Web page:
Rocking the unpopular US-client government of President Asif Ali Zardari, the Supreme Court of Pakistan has reopened the cases of thousands of missing or disappeared persons during General Musharraf's regime. In a major setback to the government, Pakistan's Supreme Court last month declared the controversial National Reconciliation Ordinance (NRO) as unconstitutional and ordered the government to reopen money laundering case against him in Switzerland.
Perhaps the issue of missing persons and the NRO's legality were the main causes behind the US and President Zardari's reluctance to reinstate the Supreme Court Chief Justice Iftekhar Chaudhry. However, under intensive public pressure and massive pro-Chief Justice demonstrations, President Zardari and Washington agreed to his restoration in March last year.
Now the nightmare is coming true.
The Supreme Court decision against the NRO has already opened a Pandora's box. There are calls for the resignation of President Zardari and many of his ministers who were given amnesty under the NRO.
On January 7, 2010, the Supreme Court opened another front against the Zardari government with the resumption of hearings on the case of thousands of disappeared or missing persons apparently kidnapped by the intelligence agencies and many of whom have been handed over to the United States.
What is an enforced disappearance?
An enforced disappearanceoccurs when a person is arrested, detained or abducted by the state or agents acting for the state, who then deny that the person is being held or conceal their whereabouts, placing them outside the protection of the law. Very often, people who have disappeared are never released and their fate remains unknown.
Governments use enforced disappearance as a tool of repression to silence dissent and eliminate political opposition, as well as to persecute ethnic, religious and political groups. In recent years, in the course of the "war on terror", the U.S., sometimes with the complicity of other governments, has carried out enforced disappearances of terror suspects.
The term 'disappearance' was created during the 1960s at the School of Americas, an institute set up by the US military at Fort Guilick in Panama, which ran there till 1984. 45,000 Latin American officers were trained in counter insurgency there. Along with anti-guerrilla tactics, they were taught how to torture, and how to 'manage' prisoners. As soon as the officers left for their home countries, they applied what they had learned with 'disappearances' taking place in a large number of South American nations through the 1960s and 1970s. Four decades on, the families of the 'disappeared', in Argentina, in Chile, in Venezuela and in other countries are still pursuing the matter and are succeeding in gaining at least some justice.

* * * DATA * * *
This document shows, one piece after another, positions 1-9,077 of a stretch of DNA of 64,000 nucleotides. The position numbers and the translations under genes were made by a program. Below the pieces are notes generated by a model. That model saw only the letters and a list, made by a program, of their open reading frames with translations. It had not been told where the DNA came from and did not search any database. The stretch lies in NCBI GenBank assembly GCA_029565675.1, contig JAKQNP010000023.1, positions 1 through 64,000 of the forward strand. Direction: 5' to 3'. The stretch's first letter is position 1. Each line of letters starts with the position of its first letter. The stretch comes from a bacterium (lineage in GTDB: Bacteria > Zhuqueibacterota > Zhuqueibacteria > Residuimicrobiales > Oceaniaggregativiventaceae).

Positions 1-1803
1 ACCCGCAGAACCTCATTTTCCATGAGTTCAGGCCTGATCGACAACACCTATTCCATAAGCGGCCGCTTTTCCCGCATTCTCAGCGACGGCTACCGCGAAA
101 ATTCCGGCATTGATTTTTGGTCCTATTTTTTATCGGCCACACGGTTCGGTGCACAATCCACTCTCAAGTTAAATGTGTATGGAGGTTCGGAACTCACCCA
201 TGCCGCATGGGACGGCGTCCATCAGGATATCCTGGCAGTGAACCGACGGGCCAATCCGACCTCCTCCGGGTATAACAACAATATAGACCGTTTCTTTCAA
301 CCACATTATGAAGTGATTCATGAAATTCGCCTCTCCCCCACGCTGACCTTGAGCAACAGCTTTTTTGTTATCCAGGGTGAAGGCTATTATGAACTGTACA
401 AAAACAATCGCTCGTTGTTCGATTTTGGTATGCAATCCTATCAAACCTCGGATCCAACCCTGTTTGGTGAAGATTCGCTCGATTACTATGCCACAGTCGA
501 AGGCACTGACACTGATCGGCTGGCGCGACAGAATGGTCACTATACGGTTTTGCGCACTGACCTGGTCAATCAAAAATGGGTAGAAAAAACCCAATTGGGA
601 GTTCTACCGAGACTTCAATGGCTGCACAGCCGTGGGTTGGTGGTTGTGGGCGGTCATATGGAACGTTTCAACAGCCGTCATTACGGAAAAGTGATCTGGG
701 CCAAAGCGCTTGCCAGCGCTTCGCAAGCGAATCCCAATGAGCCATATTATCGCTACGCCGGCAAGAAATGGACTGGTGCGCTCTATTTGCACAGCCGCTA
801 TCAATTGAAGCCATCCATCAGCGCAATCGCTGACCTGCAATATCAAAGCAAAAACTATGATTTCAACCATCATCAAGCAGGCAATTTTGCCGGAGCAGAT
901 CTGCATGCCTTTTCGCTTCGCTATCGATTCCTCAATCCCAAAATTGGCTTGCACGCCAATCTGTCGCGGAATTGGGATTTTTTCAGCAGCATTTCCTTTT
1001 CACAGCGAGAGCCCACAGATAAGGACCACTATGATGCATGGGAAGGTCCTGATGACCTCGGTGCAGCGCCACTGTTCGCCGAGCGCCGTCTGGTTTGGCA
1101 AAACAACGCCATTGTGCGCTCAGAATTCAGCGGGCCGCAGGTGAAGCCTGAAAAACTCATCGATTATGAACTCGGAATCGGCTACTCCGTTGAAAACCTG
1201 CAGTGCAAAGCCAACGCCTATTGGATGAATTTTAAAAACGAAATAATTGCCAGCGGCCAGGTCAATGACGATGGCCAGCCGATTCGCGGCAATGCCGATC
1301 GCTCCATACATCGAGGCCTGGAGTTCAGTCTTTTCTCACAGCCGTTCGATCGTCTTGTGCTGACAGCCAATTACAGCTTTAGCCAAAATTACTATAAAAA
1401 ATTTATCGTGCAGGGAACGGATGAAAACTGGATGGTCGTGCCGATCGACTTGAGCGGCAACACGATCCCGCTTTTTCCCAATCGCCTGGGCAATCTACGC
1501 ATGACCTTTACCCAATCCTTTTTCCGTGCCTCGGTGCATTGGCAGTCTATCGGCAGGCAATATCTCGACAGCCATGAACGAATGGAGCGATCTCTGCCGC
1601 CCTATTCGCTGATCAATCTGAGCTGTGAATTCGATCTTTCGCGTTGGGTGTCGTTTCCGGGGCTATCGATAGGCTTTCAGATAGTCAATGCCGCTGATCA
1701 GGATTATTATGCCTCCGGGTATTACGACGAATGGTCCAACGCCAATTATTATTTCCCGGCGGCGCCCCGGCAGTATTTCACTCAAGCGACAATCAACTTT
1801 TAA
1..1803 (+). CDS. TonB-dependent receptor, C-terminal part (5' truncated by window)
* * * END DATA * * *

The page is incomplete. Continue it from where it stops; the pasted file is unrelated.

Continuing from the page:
A generation ago, officials from Argentina's Naval Mechanics School, known by its Spanish acronym, ESMA, secretly loaded drugged prisoners into aircraft and threw them out over the brown and frigid waters. As many as 5,000 people were "disappeared" at the hands of ESMA, perhaps the most horrifying symbol of South American repression in the 1970s.
In December 2009, almost 40 years after these crimes were committed, 19 officials from ESMA, who were previously given amnesty by the government, finally appeared in court.
Not surprisingly, similar methods are being adopted by the Pakistani intelligence agencies in their cooperation with Washington's "war on terror.' During the Musharraf era, people were picked up from their homes, work places, even from buses and till now the families of those disappeared don't know about their dear ones. There are calls that not only the disappeared people should be recovered but those responsible for their kidnapping should be punished just as is happening in Latin America after four decades.